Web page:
Marine Corps Marathon returns to DC after 2-year pandemic hiatus

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Like many runners, Kyle King was preparing to run the Marine Corps Marathon last year. But the coronavirus was still too widespread, and a month before the race organizers canceled it for the second year in a row.

“It was tough,” said the 33-year-old.

But in another sign of life returning to normal, society reopening, King and about 11,400 others took off on Sunday morning near Arlington National Cemetery for the 26.2-mile run past monuments and most historic buildings in the area. The crowds cheered. The runners pushed each other. No one was stuck in their house or running away alone.

“I loved it,” King says. “It was really very energetic.”

The active duty Marine, an artillery officer, certainly had a good point of view. He led the entire course and finished first. “I was looking forward to having full-fledged races again,” he said.

King’s mood was echoed by countless others on Sunday. The race, which has been a part of Washington’s fitness and social calendar for nearly five decades, was canceled in 2020 and 2021. A sense of unity — and shared pain — was everywhere.

“The sense of community is coming back,” Justin Huemme, 29, said moments before starting the race with his wife Sierra, 27. “People aren’t afraid to go out and be social and be part of the race.”

The couple, both serving members of the U.S. Coast Guard, also ran to honor Sierra’s grandfather, a Marine. They had to wait two years.

“We were preparing for it last year, we were looking forward to it,” said Justin Huemme. “Then it became like a lot of things: weddings, family reunions, friends, vacations. All those things that make life a solid journey. There’s so much you can do without being outside of your house.

The race dates back to 1976, when it began as the “Marine Corps Reserve Marathon”. Responsibility was transferred two years later to active duty Marines. The race has become the nation’s largest marathon that does not offer prize money, race spokeswoman Kristen Loflin said, and as such is known as “The People’s Marathon”.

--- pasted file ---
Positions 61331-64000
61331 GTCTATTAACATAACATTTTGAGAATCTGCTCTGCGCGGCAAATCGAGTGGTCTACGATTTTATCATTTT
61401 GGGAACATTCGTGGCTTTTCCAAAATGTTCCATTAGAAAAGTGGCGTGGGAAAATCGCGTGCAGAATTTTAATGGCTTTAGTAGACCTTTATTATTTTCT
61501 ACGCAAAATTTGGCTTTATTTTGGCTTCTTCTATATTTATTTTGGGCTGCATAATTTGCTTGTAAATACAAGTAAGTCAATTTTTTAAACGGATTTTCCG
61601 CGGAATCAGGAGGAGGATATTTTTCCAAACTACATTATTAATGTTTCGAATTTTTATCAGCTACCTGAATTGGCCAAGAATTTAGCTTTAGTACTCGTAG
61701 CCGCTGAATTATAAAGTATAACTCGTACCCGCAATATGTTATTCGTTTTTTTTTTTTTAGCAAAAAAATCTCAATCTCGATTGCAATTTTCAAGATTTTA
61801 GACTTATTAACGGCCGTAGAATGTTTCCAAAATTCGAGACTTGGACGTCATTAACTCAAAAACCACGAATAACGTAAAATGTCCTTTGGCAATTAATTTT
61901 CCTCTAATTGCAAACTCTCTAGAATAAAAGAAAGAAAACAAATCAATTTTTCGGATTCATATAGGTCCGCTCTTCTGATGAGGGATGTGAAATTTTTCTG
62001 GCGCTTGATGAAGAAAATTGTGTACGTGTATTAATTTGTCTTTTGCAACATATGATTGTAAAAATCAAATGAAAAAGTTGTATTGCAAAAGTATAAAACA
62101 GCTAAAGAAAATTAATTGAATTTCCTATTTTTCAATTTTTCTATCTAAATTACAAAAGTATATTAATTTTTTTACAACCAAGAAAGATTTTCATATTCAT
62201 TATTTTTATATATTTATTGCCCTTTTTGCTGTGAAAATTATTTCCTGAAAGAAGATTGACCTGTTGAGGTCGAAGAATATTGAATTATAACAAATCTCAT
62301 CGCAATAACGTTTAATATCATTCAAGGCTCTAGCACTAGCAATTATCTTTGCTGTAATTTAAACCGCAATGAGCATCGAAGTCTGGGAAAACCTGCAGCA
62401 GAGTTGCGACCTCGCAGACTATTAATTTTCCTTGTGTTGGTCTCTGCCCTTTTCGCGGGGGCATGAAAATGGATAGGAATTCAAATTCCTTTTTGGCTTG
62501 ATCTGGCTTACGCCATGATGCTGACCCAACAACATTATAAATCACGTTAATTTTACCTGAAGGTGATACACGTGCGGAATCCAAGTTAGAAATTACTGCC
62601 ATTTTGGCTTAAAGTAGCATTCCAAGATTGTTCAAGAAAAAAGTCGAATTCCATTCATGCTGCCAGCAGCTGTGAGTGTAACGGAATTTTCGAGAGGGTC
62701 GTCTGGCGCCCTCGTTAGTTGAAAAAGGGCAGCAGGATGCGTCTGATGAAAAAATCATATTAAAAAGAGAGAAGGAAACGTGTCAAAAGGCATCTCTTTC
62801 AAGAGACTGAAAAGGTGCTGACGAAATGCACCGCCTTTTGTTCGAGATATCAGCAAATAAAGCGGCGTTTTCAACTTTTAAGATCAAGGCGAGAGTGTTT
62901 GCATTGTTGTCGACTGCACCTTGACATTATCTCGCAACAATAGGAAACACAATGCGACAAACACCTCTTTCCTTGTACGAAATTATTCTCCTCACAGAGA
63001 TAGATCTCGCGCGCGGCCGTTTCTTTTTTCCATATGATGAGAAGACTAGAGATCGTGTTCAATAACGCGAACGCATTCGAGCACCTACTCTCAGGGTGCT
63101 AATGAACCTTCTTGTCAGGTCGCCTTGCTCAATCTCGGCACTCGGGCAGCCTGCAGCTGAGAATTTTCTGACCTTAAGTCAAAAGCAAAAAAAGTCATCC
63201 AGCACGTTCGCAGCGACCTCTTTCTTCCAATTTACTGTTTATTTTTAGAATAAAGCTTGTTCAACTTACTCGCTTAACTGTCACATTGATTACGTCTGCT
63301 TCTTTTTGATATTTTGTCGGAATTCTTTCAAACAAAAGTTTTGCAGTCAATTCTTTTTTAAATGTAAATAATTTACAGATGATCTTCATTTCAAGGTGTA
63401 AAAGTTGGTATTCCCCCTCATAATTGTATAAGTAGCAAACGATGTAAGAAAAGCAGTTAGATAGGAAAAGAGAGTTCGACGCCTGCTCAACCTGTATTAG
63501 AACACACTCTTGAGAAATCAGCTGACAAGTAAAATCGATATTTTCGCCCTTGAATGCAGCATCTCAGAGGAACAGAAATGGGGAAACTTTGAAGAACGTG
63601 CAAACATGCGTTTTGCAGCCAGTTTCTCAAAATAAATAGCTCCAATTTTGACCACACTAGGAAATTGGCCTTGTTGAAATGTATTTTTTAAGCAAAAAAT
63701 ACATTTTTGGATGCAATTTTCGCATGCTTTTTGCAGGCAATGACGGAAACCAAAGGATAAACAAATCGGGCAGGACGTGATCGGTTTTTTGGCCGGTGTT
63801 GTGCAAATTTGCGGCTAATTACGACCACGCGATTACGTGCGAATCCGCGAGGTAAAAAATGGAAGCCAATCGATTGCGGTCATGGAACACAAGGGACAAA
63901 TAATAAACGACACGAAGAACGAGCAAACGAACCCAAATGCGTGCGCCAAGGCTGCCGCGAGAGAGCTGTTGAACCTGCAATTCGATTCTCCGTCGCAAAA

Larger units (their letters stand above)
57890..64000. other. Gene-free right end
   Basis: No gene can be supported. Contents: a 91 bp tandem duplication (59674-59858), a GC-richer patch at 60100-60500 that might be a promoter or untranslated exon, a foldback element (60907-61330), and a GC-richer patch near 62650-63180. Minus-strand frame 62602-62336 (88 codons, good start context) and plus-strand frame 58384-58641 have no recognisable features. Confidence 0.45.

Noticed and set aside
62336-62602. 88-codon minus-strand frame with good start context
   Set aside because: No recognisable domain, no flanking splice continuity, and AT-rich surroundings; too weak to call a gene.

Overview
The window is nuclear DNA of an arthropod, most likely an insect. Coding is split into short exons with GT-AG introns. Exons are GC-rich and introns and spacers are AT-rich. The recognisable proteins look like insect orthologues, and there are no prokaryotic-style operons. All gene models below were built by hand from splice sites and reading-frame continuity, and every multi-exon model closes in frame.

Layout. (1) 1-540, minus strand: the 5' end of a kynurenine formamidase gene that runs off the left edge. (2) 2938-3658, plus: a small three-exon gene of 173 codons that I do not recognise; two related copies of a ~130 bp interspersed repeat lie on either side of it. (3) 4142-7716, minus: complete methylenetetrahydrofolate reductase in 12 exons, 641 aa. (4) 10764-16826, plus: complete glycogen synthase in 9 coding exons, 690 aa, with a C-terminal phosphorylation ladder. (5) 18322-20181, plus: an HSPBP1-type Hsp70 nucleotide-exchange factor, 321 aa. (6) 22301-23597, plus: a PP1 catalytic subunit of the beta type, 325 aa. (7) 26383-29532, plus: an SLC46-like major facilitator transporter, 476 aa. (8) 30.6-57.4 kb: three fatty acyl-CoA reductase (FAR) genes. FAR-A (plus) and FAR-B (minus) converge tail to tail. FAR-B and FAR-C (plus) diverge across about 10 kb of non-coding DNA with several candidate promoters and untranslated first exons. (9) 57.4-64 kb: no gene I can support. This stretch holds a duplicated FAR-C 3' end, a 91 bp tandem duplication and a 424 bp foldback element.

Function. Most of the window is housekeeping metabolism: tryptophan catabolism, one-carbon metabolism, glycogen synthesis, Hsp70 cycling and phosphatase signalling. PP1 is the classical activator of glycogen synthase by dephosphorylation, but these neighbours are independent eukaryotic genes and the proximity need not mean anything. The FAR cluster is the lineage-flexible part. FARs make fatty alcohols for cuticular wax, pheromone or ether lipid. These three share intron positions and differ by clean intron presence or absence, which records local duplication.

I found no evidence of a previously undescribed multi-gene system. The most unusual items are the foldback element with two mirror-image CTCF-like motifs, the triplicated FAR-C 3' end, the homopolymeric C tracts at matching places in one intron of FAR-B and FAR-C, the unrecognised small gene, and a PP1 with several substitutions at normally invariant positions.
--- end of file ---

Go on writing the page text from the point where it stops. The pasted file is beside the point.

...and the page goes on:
Large crowds came for memorable moments.

In 1989, according to race officials, Bob Wieland, an Army doctor who lost both his legs in Vietnam, started the marathon several days early. He completed it, on his hands, in 79 hours and 57 minutes, with his last mile accompanied by 100 Marines marching in time.

Five years later, Oprah Winfrey ran the race to celebrate her 40th birthday. Vice President Al Gore ran the race with his daughters in 1997. And in 2006, 20,000 runners in a race crossed the finish line for the first time.

As covid swept the world, shutting down road races, Marine Corps Marathon organizers held “virtual” races in which participants could chart their own routes. But it was hardly the same.

This year’s winner King was certainly aware of the impact of the virus on racing.

He raced competitively in college and graduate school, joined the Marines, and around 2018 began training for high-level racing again. In 2019, at the World Military Games in Wuhan, China, King finished 8th in the marathon.

Then came the covid shutdowns.

They haven’t slowed down King’s training. He’s moved a bit – more towards trail running and ultramarathons. But he certainly missed the camaraderie and competition of the big races.

And he naturally had his eye on the Marine Corps Marathon, a race that, beyond its name, has the corps stamped all over it. Uniformed Marines line the course, encouraging runners, distributing water, providing security and picking up litter. “It was great to race ahead of them,” King said after the race, “and bring victory to the home team.”

Masks were virtually non-existent on Sunday. Interviews with runners – including those still masking in some indoor settings – said this reflected their vaccination status and what they knew about limited outdoor transmission.

Becca Ebert, a law student at Georgetown, was more worried about her belated decision to run the race – and a lack of preparation – than the crowds or covid. His longest recent training run was a half marathon last month, and since then his runs had been much shorter.

“We all have to live with the decisions we make,” she joked moments before the start.

Ebert said she was tired of being locked up and taking virtual classes. Vaccinated and boosted, she felt safe on Sunday. She ran about 75% of the course and walked the rest. “There’s something good about people being together,” she said of the crowds surrounding her, “just being part of a community — and it’s a beautiful day .”

About Ethel Partin

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